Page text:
Senior citizens often face challenges that younger folks don't, and they may need a little help to make their lives easier. Whether it's tools to navigate the world or activities to keep the mind sharp, there are plenty of products and services that can help older folks go about their days more easily and safely.
GROCERY PICKUP OR DELIVERY
Many grocery stores offer online ordering. Store staffers assemble and pack the order, and it can be picked up or delivered. This service can be a boon for seniors who are comfortable online or have a family member who can help. Costs vary, but retailers including Walmart offer free pickup at some locations. Costco is also moving to expand its delivery options.
Dishes with a non-skid base (as little as $10 each) can make eating easier for someone who has limited muscle control or the use of only one hand.
These universal handles (about $17 for a pack of four) attach to utensils, pens, pencils, toothbrushes, and such to make them easier for arthritic hands to hold.
ZIPPER PULL/BUTTON HOOK
For seniors who need a little help with zippers and buttons, this combination tool (less than $8) can make it easier to get dressed.
Bending over and putting on a sock may not be a big deal for younger people, but it can be extremely difficult for older folks. Sock aids ($11 on Amazon) help seniors put on socks without bending over.
Seniors can often have difficulty seeing the numbers on an ordinary TV remote, and pressing the buttons with arthritic hands can be hard too. A big-button remote (about $10) can make a big difference, with an added bonus: It's harder to lose.
Mounted into a wall stud, a $13 grab bar can bear up to 500 pounds and be a big assist to folks who need help getting in and out of a bathtub.
Helpful for people who have lost most or all of their vision, a liquid-level indicator (starting at less than $10) sounds an alert when a cup or bowl is nearly full.
TOILET SAFETY RAIL
The simple routine of sitting on a toilet and getting up again can be difficult for some seniors. A sturdy toilet safety rail ($30 on Amazon) can help ensure safety.
RAISED TOILET SEAT
Another option to help seniors in the bathroom is a raised toilet seat (about $26). Portable and lockable, with handles for balance and support, it reduces the distance between sitting and standing.
Grabbers, or reachers, help folks who have mobility issues. These gadgets ($15 on Amazon) can be used to retrieve things from shelves or pick up things from the floor.
Older folks who love to garden may find kneeling down -- and getting up again -- a literal pain. There are many contraptions that improve comfort while working in the garden. A padded kneeler (about $40) can be flipped over and used as a low bench.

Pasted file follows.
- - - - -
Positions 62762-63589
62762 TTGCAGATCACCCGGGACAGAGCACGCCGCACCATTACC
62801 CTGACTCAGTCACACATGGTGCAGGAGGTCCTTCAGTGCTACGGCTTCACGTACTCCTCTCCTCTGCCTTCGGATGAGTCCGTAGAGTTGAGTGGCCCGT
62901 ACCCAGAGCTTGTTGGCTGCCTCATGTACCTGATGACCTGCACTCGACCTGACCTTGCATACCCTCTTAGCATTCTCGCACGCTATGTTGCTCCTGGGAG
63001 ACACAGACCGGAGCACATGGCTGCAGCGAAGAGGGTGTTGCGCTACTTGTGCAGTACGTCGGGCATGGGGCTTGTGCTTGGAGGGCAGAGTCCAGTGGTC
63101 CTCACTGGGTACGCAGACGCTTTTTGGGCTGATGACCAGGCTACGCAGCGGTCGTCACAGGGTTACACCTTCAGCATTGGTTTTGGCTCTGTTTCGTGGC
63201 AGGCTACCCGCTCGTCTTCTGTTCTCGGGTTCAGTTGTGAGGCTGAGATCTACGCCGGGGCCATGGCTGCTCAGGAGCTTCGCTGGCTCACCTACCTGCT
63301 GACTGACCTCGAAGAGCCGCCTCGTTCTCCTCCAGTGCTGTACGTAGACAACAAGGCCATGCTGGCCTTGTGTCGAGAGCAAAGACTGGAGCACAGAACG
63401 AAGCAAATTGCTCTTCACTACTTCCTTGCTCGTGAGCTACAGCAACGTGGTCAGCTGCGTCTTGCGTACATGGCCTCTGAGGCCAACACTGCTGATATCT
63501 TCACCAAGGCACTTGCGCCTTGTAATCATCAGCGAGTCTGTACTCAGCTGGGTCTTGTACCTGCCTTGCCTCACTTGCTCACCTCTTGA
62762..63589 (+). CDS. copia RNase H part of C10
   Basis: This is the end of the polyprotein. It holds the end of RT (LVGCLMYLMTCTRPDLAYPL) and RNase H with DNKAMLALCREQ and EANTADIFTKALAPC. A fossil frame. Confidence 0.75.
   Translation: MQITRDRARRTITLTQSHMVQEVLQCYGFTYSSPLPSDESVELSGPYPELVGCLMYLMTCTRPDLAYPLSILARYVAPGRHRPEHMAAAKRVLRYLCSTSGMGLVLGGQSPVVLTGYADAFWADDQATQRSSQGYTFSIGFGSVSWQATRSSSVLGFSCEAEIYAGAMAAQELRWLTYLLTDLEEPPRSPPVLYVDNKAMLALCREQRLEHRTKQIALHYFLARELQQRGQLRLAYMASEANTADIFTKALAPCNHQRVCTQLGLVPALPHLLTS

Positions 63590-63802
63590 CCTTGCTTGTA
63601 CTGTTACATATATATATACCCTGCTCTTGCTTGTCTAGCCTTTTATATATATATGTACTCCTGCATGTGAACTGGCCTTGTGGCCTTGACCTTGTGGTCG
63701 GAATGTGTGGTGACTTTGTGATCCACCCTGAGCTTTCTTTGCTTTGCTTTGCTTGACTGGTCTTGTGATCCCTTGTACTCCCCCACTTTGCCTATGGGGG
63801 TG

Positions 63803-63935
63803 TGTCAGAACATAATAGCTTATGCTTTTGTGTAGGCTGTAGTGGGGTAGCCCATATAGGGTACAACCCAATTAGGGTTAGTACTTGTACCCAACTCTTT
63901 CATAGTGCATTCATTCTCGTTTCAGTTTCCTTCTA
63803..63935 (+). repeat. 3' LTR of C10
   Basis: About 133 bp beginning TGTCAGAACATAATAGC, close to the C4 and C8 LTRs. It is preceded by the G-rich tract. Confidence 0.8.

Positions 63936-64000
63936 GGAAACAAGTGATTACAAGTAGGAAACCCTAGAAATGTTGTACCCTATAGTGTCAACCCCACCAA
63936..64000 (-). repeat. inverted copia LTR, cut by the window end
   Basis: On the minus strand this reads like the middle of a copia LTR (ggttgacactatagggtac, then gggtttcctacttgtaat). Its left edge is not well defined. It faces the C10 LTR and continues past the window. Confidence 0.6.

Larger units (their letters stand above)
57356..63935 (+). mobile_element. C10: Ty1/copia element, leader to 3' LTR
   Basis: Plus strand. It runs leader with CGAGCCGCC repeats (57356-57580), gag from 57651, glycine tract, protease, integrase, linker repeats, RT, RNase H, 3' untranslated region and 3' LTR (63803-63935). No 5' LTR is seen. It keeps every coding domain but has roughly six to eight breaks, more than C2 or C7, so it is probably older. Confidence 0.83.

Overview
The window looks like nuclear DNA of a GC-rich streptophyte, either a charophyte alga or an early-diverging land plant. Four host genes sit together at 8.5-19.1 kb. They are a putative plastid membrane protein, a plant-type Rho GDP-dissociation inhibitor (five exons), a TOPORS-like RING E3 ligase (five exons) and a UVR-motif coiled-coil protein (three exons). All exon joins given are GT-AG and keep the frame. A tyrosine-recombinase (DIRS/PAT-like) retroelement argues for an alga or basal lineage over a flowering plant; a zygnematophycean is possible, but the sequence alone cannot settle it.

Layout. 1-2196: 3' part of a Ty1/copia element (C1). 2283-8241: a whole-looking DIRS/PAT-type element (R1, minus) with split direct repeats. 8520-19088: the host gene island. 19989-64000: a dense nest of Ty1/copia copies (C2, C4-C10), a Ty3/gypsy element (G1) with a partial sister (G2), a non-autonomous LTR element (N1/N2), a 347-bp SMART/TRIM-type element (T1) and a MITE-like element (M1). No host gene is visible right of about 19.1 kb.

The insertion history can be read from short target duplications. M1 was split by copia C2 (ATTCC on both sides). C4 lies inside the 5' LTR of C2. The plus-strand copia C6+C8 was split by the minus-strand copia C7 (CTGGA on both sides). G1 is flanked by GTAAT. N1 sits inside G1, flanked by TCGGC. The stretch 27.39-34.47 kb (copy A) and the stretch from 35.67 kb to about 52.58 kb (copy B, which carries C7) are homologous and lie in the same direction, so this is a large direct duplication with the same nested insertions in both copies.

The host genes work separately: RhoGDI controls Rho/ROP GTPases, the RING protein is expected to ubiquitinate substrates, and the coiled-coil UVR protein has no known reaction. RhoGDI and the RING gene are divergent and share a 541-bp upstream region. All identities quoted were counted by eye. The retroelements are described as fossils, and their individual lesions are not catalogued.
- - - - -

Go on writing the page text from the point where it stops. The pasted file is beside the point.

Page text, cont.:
Not everyone can pony up the cash to install a walk-in bathtub, but safety is paramount for those in danger of slipping. A simple, high-quality shower mat (about $13.50) can help reduce the risk of a fall.
For those who need a little more stability, a shower seat may be necessary. One available on Amazon comes in several different styles (about $22). They can be adjusted to different heights and hold about 250 pounds.
Many seniors may not be interested in a smartphone but could use a simple, no-nonsense cellphone. The Jitterbug was designed with seniors in mind, and its relatively low cost (starting at $95 and about $15 monthly) can fit a tight budget. It comes equipped with a one-step emergency contact service.
Since younger folks spend a lot of time using social media and electronic devices, it makes sense for seniors to get in on the act, in order to keep in touch. A senior-specific tablet, like the GrandPad, can be far easier to use than a conventional tablet. The price is steep for a subscription ($75 a month) but reasonable for a one-time purchase as a gift for a parent or grandparent.
BED ASSIST RAIL
Getting in and out of bed can be difficult for people with mobility issues. This combo product ($30 at Walmart) can help with that and also help keep folks from rolling out of bed.
It can be hard to keep medical paperwork in order. Although many people are comfortable using online portals for medical records, some senior citizens might not be, or simply may feel better having hard copies at the ready in a dedicated organizer ($30 on Amazon).
Rubber jar openers (about $6.50 for a set of four) can really help those with arthritis or similar issues twist off stubborn tops.
A key turner ($5 for two on Amazon) provides a little extra leverage for those who can't easily turn a key in a lock.
A lightweight cane seat (about $25) provides support and stability while walking and opens into an instant seat for resting almost anywhere. This double-duty cane can hold up to 250 pounds.
For aging bookworms whose eyes aren't quite what they used to be, a rechargeable book light costs about $17.
PLAYING CARD HOLDERS
Arthritic card players can avoid cramped and painful hands with a set of playing card holders ($16 for four).
LARGE-PRINT WORD SEARCHES
A book of large-print word-search puzzles, with spiral binding that allows it to lie flat, costs about $8 on Amazon.
Therapeutic puzzles ($20 on Amazon) have only 12 pieces but can be ideal for those struggling with memory loss, Alzheimer's disease or dementia. They come with a built-in shelf, which allows them to be enjoyed anywhere.
SENIOR COLORING BOOK
Adult coloring books are all the rage, but many include designs with narrow lines or tight spaces that are difficult for aging eyes to see. Look for coloring books made with seniors and novices in mind (about $8).